The Book Treatments and Conservation Labs e-forum was held December 11–12, 2012, and moderated by Jennifer Hain Teper, head, Preservation and Conservation Units at the University of Illinois Libraries, and Eric Alstrom, head of Preservation & Conservation at Michigan State University.
Conversations during the e-forum were generally led by a loose schedule of topical categories including a general introduction to conservation in libraries, designing and construction of lab or repair spaces, hiring and training staff, and purchasing and utilizing preservation quality supplies and vendors. Discussion was very lively and included 177 posts from 46 individuals, ranging from preservation and conservation professionals to library staff working in smaller libraries for whom repair is only one small portion of their work responsibilities. A few topics of discussion were of greater focus than others, including:
- Most of us are not able to perform all the types of repairs we wish we could due to space, equipment or training constraints.
- Most people prioritize repairs by usage, either by patrons or for exhibits/other uses. Some libraries involve subject selectors in the process. Sometimes cost of replacement (as well as staff time and costs) are factored into whether to repair a book or not.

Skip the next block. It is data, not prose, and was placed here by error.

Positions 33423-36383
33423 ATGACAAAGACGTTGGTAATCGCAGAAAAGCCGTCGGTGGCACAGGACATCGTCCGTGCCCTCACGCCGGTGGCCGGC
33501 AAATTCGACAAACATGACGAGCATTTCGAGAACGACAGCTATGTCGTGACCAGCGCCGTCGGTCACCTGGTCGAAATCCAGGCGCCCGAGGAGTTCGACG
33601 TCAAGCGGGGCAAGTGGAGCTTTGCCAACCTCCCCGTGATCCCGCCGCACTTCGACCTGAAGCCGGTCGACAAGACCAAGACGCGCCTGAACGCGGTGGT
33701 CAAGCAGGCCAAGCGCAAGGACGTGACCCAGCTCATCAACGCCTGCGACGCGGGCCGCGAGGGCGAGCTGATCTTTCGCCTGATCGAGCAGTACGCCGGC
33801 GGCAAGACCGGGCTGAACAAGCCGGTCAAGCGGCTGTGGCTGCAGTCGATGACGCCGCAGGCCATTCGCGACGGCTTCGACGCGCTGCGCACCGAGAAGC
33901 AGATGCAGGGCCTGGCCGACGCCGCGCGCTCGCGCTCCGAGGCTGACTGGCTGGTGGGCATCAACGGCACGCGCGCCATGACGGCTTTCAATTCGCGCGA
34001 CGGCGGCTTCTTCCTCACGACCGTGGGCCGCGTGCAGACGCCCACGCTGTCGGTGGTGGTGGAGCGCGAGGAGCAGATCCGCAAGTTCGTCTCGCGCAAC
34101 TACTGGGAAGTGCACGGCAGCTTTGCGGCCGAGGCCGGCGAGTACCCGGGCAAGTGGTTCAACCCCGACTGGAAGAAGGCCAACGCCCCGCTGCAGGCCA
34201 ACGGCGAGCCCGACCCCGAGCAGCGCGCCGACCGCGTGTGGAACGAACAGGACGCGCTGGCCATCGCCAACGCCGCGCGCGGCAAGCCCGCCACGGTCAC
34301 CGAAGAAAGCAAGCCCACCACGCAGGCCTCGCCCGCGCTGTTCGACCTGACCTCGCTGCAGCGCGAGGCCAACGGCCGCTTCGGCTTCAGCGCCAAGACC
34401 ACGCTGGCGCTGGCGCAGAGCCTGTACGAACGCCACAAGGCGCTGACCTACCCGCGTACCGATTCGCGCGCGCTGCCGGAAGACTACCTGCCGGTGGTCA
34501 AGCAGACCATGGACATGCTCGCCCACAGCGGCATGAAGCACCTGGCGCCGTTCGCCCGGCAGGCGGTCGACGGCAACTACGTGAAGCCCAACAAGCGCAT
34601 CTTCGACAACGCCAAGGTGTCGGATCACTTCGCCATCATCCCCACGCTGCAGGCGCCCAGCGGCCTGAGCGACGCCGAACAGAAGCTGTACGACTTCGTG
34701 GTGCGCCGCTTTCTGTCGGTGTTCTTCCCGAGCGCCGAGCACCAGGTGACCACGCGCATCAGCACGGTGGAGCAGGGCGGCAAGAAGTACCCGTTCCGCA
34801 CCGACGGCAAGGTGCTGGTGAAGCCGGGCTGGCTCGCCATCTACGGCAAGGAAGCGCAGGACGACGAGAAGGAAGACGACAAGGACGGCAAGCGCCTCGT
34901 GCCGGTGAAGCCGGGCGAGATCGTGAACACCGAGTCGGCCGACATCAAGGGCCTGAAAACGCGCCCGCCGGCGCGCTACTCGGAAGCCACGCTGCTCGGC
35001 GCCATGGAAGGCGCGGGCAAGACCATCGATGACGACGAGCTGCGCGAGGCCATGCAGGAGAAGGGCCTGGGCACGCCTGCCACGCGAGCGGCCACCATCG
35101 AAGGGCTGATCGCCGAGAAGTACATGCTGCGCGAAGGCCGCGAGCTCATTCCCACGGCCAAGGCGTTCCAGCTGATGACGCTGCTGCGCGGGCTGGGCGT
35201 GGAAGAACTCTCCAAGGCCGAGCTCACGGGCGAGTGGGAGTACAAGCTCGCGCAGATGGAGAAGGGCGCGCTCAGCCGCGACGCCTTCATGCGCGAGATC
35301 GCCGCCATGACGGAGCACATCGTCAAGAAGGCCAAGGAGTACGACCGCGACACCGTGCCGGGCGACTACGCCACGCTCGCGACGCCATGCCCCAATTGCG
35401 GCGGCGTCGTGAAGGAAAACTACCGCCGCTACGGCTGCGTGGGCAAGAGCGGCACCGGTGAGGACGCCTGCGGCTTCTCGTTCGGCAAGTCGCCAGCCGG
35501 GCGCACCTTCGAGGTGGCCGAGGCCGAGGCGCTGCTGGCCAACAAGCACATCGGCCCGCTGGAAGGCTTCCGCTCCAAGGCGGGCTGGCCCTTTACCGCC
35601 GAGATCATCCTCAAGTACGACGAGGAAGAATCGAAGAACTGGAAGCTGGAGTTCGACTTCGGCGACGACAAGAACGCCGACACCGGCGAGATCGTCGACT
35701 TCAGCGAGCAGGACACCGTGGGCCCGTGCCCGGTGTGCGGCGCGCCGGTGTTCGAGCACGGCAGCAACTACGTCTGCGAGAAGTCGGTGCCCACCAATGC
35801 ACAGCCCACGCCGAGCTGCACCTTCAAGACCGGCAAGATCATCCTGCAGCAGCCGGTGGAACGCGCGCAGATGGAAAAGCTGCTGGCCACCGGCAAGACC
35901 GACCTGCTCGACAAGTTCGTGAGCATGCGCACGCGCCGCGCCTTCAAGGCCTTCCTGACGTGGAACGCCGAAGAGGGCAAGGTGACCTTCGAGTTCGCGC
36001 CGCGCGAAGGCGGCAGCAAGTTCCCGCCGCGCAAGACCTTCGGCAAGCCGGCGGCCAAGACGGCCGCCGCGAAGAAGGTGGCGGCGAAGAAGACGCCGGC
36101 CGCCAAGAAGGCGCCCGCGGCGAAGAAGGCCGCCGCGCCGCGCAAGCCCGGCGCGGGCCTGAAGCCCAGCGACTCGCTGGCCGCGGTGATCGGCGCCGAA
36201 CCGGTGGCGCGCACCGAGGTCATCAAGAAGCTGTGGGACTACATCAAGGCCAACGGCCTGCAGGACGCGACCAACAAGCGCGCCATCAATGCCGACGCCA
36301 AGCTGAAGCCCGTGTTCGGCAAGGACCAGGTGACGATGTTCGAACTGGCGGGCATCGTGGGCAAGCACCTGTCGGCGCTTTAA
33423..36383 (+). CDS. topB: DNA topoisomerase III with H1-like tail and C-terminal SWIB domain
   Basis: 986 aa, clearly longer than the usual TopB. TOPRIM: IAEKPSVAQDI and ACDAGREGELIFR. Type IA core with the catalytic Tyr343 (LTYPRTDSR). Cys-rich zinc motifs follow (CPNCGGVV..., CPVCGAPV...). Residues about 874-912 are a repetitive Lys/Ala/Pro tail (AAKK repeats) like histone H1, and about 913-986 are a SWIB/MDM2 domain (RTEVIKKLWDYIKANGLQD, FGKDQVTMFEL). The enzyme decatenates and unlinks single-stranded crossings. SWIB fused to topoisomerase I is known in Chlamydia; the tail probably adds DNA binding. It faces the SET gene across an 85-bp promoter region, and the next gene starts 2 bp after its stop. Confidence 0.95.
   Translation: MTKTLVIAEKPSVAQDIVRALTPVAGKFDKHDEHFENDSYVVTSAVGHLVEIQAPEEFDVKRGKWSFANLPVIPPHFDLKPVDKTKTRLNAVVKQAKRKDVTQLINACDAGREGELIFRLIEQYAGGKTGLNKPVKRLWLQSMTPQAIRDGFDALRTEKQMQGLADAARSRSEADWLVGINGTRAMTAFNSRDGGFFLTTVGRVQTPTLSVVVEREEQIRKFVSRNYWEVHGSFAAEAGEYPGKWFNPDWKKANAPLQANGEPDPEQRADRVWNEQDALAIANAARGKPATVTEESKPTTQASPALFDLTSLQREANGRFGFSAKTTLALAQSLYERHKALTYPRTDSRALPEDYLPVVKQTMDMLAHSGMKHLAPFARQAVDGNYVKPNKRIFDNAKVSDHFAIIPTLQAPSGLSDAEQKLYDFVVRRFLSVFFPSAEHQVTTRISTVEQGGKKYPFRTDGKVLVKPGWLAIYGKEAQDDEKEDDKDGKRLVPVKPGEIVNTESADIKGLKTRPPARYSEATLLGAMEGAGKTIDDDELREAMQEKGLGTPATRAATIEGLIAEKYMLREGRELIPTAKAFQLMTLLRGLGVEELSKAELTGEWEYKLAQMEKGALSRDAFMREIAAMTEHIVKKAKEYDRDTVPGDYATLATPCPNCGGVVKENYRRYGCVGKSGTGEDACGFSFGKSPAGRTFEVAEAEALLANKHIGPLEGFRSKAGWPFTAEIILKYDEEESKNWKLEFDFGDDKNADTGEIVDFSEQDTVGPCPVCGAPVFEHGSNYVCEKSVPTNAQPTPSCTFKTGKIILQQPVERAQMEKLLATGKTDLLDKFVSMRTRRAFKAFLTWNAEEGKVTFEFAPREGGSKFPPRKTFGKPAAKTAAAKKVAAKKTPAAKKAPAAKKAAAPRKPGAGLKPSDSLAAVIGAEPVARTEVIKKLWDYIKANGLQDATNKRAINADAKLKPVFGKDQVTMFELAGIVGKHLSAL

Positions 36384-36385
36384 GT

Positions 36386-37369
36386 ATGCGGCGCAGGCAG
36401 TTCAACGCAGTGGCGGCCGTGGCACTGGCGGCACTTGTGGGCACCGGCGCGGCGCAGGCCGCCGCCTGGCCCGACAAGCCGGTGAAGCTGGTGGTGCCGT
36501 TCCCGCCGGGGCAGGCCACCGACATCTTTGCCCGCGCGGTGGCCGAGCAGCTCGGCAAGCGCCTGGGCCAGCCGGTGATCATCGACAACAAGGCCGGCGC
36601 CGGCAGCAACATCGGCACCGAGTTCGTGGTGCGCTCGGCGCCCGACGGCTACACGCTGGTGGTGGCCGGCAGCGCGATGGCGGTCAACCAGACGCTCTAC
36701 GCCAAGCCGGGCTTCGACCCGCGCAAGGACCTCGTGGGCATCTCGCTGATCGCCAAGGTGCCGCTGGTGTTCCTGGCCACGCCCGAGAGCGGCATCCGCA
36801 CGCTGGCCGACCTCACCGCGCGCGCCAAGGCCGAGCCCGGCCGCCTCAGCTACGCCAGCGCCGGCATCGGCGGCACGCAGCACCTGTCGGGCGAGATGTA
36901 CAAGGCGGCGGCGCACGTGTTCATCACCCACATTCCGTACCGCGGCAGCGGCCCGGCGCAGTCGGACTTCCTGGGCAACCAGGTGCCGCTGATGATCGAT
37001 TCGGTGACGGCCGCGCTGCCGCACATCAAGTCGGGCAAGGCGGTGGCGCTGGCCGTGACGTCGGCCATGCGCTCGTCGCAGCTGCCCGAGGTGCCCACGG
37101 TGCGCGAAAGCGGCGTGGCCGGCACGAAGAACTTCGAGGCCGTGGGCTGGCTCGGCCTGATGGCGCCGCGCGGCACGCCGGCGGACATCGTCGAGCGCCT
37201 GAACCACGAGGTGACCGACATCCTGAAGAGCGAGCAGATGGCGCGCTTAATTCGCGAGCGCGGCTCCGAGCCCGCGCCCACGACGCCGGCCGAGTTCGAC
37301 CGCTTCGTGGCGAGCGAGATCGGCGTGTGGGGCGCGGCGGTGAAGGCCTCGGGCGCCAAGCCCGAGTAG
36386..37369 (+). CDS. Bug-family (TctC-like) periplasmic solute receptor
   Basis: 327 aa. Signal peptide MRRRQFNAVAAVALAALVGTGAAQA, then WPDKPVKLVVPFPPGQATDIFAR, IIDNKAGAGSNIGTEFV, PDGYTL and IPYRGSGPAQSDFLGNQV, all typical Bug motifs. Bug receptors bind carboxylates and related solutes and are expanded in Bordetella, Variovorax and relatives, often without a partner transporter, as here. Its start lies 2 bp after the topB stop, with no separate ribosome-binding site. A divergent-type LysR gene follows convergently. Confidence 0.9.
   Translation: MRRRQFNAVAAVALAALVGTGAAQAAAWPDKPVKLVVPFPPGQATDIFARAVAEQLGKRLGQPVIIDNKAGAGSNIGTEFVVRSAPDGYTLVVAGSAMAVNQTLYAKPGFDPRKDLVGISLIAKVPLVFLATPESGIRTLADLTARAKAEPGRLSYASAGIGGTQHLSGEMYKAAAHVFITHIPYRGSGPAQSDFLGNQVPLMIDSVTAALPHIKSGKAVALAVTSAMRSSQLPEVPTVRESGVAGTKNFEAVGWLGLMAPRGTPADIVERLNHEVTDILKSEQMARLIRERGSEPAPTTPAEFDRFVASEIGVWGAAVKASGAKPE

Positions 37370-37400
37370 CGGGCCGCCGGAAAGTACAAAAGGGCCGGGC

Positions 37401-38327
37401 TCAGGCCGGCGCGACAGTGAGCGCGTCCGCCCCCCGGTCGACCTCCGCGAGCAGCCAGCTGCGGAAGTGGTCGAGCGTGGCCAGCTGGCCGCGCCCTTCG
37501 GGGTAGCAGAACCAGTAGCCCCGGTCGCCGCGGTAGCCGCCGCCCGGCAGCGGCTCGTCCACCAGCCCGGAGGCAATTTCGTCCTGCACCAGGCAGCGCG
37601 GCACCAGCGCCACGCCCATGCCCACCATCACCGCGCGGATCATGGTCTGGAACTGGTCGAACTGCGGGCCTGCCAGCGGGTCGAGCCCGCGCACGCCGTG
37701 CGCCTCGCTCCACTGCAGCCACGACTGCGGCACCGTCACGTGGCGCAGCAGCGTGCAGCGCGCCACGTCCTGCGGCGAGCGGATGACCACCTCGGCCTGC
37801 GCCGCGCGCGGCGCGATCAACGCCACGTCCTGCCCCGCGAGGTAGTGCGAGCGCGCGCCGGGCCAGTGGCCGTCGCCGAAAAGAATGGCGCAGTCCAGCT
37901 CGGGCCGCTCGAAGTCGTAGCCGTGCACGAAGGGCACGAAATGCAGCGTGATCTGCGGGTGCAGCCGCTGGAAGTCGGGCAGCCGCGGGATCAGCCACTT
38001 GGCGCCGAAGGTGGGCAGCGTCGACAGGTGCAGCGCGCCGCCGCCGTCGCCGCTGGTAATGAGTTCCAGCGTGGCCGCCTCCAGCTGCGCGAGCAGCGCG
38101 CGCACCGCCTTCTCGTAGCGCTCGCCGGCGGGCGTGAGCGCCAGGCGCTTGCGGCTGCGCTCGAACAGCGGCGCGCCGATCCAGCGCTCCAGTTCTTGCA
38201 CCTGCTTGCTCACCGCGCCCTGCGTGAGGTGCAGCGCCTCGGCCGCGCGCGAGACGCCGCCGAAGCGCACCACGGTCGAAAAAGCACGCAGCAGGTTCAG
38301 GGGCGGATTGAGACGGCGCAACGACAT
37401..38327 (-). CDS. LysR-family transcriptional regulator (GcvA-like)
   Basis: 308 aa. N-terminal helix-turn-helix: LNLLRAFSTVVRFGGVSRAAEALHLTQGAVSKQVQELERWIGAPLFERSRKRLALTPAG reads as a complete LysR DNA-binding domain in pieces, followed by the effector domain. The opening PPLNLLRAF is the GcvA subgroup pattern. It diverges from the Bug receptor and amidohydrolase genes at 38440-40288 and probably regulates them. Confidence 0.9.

- Most labs still keep some sort of statistics, often based on the former Association of Research Libraries (ARL) statistics (www.arl.org/stats/annualsurveys/pres/index.shtml). Whether trying to establish a conservation program or justify an established one, stats are always helpful.
- Labs vary in size from a corner in a technical services area to a dedicated area with specialized pieces of equipment. To better utilize any space, creative work arounds are often used, such as putting equipment and tables on wheels.
Ventilation is a big issue. One of the more desired items in this area is an elephant trunk vent that can be swung into place right on the work bench.
Dedicated clean or dirty and dry or wet spaces in the lab are highly desired but hard to fit into many labs, especially older, rededicated spaces. A place for photodocumentation can also be difficult to fit into an existing lab.
There is a general consensus on skills to look for in hiring new student or even staff employees—utilizing hand-skill and dexterity tests, skills, areas of interest, and attention to detail and aesthetics can all assist in selecting quality staff—as well as their ability to self-critique.
Libraries approach the value and application of enclosures versus (or in addition to) repairs differently depending on the type of library and breadth of treatments available. Many libraries feel that the construction of enclosures is a lower cost—larger impact preservation methodology, though others utilize enclosures more conservatively, depending on funding and staffing levels.
Donor relations and working with development staff to help raise interest/awareness in conservation is critical to promote and build preservation and conservation programs.